7. Do strive to be better
I like this word ‘strive’ – it means to make an effort to achieve or improve or obtain something I choose to strive to be better at English, rather than worry about it, or feel pressure to be better, It’s a self-directed word – it means I choose it, it’s not something that I’m obliged to do.
You know the saying ‘A teacher can open the door, but only the student can walk through’? That’s all I can do, I can give you great lessons, homework, advice, but you have to choose your way – try it yourself, or ignore it.
And also English is not like air or water, your body doesn’t just absorb it and use the nutrients automatically. If you sit in English class every day for 6 years you will not automatically become fluent. If you watch 100 videos, you won’t be automatically fluent. You need to use your brain to make English work for you.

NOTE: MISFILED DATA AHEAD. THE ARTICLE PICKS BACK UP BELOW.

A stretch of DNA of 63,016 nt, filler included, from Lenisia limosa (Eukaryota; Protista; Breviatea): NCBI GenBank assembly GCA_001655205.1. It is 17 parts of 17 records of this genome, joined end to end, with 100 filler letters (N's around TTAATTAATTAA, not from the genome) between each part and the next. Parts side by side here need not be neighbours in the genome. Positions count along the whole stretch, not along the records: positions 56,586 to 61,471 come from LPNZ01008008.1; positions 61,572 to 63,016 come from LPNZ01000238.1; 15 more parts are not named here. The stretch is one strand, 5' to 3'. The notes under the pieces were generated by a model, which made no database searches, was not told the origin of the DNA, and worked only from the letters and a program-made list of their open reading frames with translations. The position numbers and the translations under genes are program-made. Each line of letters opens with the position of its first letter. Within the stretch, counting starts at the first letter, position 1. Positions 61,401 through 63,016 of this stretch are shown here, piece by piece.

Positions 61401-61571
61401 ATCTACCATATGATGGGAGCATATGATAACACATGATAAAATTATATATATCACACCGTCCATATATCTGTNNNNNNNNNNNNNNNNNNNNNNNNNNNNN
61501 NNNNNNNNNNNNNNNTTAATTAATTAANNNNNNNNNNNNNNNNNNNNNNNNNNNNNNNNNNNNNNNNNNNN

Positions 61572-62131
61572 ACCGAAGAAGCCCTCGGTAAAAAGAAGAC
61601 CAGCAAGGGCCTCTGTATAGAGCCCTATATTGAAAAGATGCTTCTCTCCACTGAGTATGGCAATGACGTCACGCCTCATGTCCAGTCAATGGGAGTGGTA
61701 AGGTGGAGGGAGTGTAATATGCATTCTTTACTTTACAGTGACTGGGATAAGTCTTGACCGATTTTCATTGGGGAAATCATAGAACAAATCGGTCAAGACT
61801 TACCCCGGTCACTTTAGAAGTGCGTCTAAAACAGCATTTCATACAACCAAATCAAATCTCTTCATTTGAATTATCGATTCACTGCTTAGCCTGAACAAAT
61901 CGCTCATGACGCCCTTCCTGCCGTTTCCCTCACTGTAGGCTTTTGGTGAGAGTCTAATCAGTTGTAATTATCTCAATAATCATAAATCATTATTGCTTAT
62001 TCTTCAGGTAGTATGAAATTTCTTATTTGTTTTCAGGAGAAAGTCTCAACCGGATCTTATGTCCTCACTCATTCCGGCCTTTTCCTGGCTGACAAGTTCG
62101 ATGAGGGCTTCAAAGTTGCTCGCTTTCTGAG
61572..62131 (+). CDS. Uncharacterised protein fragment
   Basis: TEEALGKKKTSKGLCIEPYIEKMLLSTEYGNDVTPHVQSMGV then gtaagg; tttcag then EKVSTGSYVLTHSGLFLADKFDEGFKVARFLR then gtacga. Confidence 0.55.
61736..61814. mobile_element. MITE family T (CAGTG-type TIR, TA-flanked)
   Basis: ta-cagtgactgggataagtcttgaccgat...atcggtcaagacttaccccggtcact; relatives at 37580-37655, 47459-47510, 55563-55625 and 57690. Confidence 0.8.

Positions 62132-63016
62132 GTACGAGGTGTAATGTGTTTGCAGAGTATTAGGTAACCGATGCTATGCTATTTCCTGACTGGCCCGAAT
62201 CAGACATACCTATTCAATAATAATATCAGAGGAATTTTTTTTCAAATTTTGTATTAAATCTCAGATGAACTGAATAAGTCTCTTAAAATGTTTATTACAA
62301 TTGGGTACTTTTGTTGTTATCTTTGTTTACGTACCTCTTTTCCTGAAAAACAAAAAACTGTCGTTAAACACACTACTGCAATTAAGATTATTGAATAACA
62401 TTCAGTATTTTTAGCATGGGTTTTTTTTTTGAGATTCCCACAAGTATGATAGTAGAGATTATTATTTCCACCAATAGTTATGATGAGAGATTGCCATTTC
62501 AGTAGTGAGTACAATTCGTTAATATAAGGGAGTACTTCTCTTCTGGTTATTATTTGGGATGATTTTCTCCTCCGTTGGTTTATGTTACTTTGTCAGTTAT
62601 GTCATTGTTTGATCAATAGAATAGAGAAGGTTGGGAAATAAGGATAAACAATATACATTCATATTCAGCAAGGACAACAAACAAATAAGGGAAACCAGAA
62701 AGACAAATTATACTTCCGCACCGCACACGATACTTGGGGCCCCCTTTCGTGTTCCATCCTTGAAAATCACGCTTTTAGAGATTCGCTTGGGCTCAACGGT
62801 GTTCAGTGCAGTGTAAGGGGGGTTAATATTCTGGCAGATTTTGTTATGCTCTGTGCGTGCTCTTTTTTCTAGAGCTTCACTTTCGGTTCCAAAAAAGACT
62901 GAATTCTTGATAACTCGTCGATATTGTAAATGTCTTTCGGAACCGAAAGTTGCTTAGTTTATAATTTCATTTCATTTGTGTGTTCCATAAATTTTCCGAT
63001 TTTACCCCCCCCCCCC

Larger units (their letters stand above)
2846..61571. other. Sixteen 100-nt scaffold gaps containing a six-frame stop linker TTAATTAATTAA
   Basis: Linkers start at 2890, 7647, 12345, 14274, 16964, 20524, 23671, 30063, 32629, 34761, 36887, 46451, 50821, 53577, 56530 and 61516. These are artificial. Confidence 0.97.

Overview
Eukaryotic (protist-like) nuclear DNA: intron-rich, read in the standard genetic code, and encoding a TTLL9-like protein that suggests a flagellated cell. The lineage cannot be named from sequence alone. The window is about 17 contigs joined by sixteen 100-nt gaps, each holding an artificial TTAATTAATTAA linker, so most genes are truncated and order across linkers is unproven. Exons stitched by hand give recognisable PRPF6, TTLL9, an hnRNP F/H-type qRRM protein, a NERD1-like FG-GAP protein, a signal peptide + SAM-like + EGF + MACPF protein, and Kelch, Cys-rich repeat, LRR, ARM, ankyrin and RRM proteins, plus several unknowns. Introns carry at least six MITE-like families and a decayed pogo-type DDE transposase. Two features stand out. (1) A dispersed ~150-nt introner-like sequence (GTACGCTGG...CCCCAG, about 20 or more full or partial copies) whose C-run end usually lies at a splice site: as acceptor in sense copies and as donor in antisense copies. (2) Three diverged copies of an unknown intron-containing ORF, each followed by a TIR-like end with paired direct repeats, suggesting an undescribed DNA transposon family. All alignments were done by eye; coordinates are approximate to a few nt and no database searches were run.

8. Do change if it doesn’t work
If things are not working for you, change it. Some methods might work for a certain period and then you have to find a different way to do things.
You’ve done great in your study so far, and you’ve made it to the end of this blog! Well done! Now what can you do to make a step up? Just a tiny baby step up for now. If you think everything is fine – ok no need to change. But if you’re feeling stuck and bored you need to change something.
It could be that you need a different teacher, a different app or maybe you just need a rest. Resting is great for your brain, actually, research suggests you do not forget everything you’ve learnt. Instead your brain is busy processing and filing away that information. When you come back to study you might find you’re remembering and recalling things more easily than before.
So go take a rest now!
What do you think, which things will you change about your English mindset, your habits and your joy? Let me know, below!
And if you want an instant English boost join me for a whole day of English conversation, via voice messages. It’s a fun and easy way to boost your confidence. Find out more here